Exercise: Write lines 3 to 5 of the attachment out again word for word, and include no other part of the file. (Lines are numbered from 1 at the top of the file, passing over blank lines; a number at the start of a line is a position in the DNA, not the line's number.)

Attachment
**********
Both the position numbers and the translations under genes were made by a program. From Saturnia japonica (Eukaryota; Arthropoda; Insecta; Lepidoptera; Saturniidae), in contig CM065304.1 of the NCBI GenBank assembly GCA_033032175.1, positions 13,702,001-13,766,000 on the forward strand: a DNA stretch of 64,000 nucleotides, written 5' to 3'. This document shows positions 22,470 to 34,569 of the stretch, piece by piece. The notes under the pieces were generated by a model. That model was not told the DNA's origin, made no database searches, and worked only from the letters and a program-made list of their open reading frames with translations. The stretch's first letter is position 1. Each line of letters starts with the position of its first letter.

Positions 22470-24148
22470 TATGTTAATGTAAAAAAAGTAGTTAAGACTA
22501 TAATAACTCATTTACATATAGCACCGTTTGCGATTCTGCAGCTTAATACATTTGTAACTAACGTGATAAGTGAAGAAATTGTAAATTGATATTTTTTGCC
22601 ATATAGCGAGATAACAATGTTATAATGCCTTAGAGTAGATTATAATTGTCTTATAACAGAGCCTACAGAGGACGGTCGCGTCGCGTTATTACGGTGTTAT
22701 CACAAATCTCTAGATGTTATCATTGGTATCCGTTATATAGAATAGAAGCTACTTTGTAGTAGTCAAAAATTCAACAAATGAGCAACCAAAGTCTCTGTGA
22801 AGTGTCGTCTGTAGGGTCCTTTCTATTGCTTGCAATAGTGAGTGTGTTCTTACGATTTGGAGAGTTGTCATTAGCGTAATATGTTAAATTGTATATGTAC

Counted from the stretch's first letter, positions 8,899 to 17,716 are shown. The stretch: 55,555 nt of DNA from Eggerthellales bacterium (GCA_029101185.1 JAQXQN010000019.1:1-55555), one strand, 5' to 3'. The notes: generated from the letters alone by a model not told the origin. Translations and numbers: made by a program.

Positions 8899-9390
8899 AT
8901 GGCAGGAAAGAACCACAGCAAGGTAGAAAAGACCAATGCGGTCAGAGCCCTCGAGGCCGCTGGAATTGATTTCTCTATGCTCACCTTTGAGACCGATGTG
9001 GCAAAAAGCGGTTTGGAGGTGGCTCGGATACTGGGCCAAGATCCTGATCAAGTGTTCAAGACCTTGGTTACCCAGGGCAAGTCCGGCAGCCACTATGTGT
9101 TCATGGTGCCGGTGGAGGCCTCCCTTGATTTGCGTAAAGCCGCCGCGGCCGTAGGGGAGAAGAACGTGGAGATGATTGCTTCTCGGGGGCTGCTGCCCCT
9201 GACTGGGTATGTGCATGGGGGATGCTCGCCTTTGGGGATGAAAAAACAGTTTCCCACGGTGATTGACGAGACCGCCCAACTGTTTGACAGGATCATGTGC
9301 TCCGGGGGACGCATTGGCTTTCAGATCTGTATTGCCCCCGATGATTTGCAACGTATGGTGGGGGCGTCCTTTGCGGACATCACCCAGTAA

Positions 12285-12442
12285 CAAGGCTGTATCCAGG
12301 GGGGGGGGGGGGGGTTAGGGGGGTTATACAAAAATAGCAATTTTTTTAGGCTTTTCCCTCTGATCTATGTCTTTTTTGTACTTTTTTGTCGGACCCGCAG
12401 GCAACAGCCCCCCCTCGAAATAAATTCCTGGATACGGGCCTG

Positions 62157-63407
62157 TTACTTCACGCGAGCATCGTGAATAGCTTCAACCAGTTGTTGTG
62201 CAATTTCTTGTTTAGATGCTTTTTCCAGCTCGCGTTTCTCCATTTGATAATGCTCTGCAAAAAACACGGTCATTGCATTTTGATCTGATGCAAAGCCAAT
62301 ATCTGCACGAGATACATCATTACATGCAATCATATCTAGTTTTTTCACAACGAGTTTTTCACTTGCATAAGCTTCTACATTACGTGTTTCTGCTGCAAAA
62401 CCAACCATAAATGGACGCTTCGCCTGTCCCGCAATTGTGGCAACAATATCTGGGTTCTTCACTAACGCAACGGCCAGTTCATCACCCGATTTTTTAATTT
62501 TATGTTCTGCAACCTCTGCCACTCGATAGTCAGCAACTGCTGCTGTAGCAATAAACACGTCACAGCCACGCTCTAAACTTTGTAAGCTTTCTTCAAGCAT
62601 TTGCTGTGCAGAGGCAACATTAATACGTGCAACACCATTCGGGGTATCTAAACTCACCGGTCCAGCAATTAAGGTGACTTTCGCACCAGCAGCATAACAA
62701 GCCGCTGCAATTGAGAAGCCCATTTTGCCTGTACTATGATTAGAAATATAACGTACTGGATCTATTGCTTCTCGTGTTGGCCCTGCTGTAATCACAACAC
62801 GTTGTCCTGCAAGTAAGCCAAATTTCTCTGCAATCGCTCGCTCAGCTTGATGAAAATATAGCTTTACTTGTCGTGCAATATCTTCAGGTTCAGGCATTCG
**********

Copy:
22470 TATGTTAATGTAAAAAAAGTAGTTAAGACTA
22501 TAATAACTCATTTACATATAGCACCGTTTGCGATTCTGCAGCTTAATACATTTGTAACTAACGTGATAAGTGAAGAAATTGTAAATTGATATTTTTTGCC
22601 ATATAGCGAGATAACAATGTTATAATGCCTTAGAGTAGATTATAATTGTCTTATAACAGAGCCTACAGAGGACGGTCGCGTCGCGTTATTACGGTGTTAT